Recently, there has been much in the business press about the industrial commons — the matrix of services, suppliers and facilitators upon which a factory’s ability to operate depends.[9] Smaller manufacturers are a vital constituent of the industrial commons. Right now, lack of an appropriate commons makes in quite difficult for manufacturers in several high tech fields to relocate production to the U.S. The big guys need the little guys.

 

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Added 17 September 2013

Manufacturing Employment GraphHere is the same American manufacturing employment data shown in the sidebar above, plotted differently. The strong downward trend in employment is quite clear. It is also clear that employment drops sharply in recession years, then only partially recovers toward pre-recession levels in the years immediately following a recession. The previously unasked question is “what will it take to turn around the longer term trend and add 1.8 – 3.6 million jobs in American smaller manufacturing facilities by 2020?”

What will it take for BCG to win this bet?

 

Thoughtful comments and experience reports are always appreciated.

Chuck - Blue Sweater

…  Chuck Harrington (Chuck@JeraSustainableDevelopment.com)

 

 


P.S
: Contact me when your organization is serious about pursuing Sustainability … CH

 

 


This blog and associated website (
www.JeraSustainableDevelopment.com) are intended as a resource for smaller manufacturers in the pursuit of Sustainability. While editorial focus is on smaller manufacturers, all interested readers are welcome. New blog posts are published on Wednesday evenings.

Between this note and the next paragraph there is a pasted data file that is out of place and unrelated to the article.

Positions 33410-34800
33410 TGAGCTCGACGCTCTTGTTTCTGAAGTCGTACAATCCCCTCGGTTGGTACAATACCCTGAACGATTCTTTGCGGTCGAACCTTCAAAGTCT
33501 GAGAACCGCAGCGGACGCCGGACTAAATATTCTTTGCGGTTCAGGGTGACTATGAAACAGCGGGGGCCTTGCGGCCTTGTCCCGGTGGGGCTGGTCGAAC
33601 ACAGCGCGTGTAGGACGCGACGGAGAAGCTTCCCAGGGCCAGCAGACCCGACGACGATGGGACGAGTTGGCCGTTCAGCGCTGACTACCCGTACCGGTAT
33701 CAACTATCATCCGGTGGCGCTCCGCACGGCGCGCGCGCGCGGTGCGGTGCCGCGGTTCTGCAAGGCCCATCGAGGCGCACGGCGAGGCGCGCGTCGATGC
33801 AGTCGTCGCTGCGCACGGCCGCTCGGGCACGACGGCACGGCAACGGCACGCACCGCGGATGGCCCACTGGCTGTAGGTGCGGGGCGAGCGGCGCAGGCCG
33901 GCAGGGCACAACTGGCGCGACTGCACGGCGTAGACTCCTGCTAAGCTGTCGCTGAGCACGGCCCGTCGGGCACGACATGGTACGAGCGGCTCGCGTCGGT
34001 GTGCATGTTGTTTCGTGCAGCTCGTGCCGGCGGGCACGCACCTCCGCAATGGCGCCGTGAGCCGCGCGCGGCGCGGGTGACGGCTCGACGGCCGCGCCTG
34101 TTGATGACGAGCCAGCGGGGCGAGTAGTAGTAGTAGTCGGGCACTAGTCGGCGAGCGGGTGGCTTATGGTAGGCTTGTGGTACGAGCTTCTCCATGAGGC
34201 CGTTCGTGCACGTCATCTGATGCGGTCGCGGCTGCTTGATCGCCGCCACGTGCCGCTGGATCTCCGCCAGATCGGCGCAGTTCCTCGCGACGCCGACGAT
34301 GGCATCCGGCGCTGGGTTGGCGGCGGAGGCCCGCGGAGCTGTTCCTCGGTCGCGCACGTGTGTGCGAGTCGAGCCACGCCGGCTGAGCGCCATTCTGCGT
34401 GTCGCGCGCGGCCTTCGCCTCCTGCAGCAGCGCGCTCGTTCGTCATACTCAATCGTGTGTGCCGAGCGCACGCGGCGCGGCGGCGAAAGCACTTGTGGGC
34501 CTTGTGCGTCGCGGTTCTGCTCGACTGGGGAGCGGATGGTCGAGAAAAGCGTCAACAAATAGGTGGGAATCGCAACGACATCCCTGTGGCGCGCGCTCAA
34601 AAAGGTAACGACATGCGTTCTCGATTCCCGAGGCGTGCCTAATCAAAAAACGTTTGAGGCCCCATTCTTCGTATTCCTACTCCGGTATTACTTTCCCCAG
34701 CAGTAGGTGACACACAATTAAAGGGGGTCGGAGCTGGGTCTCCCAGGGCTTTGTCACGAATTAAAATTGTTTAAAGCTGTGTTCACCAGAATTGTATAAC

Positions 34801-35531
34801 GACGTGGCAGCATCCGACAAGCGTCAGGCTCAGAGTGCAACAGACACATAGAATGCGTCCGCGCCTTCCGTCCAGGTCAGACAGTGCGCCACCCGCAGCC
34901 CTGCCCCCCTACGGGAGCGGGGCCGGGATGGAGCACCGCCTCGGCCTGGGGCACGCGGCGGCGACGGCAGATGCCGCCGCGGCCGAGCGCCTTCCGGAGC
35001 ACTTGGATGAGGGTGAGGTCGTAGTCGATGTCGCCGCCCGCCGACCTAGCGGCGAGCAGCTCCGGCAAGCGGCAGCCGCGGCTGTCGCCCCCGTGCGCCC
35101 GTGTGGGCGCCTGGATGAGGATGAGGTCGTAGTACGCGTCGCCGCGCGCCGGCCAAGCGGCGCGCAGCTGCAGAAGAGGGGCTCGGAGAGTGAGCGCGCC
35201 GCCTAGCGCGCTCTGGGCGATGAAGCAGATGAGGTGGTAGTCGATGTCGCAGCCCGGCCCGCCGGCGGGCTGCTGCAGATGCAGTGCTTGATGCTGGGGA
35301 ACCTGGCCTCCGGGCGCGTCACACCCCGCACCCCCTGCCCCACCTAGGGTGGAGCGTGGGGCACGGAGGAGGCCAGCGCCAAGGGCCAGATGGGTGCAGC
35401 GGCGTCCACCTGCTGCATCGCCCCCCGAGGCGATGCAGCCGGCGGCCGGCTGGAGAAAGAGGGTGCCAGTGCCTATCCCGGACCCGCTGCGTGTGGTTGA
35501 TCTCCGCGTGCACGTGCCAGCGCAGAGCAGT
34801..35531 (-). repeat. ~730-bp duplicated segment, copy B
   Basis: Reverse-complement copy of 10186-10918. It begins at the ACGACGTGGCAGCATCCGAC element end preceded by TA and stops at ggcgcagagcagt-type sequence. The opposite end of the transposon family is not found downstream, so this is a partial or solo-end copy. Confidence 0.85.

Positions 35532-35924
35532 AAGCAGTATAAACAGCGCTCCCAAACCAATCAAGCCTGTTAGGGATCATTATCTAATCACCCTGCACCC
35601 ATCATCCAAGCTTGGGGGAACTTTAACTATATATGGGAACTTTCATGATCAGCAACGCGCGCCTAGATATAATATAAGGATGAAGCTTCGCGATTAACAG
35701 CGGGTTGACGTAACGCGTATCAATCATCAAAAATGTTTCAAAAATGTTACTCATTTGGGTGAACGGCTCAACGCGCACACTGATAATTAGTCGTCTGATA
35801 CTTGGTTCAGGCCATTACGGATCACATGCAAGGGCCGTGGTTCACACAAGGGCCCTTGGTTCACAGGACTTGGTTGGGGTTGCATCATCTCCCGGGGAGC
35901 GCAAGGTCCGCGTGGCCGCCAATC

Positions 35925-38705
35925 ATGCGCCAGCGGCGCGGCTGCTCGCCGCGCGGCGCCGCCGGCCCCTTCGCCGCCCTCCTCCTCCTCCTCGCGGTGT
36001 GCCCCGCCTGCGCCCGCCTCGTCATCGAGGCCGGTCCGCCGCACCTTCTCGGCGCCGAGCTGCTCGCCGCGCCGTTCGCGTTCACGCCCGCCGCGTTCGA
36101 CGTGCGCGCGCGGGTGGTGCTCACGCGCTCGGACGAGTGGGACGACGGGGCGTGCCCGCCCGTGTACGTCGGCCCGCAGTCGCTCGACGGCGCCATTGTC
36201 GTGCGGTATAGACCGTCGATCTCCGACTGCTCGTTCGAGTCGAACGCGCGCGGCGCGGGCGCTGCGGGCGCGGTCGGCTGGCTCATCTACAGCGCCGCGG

[2] From ITIF’s website: www.itif.org

 

[4] ITIF’s views on manufacturing policy issues is detailed in Innovation Economics, Robert Atkinson and Stephen Ezell, Yale University Press (2012)

 

[5] From a report by the Manufacturing Extension Partnership, available at: http://www.nist.gov/mep/upload/MEP-Measuring-Results-Mar13-v2.pdf. The manufacturing Extension Partnership (MEP) is administered through the national Institute for Standards and Technology, part of the Department of Commerce. All smaller manufacturers should be aware of the services available to them through their local MEP office. Check NIST’s website: www.nist.gov

 

[6] For more on the Productivity Gap, see Confronting the Productivity Gap, this blog: http://blog.jerasustainabledevelopment.com/2012/11/28/confronting-the-productivity-gap.aspx

 

[8] It should be mentioned that feedstocks produced from natural gas and natural gas liquids, especially ethylene and its derivatives, do provide major materials cost advantages across much of the petrochemicals industry, particularly plastics. This benefits smaller manufacturers (plastics processors) as well as larger manufacturers (plastic resins producers).

 

[9] Harvard professors Gary Pisano and Willy Shih do a nice job of explaining the importance of the industrial commons in their new book Producing Prosperity, Harvard Business Review Press (2012)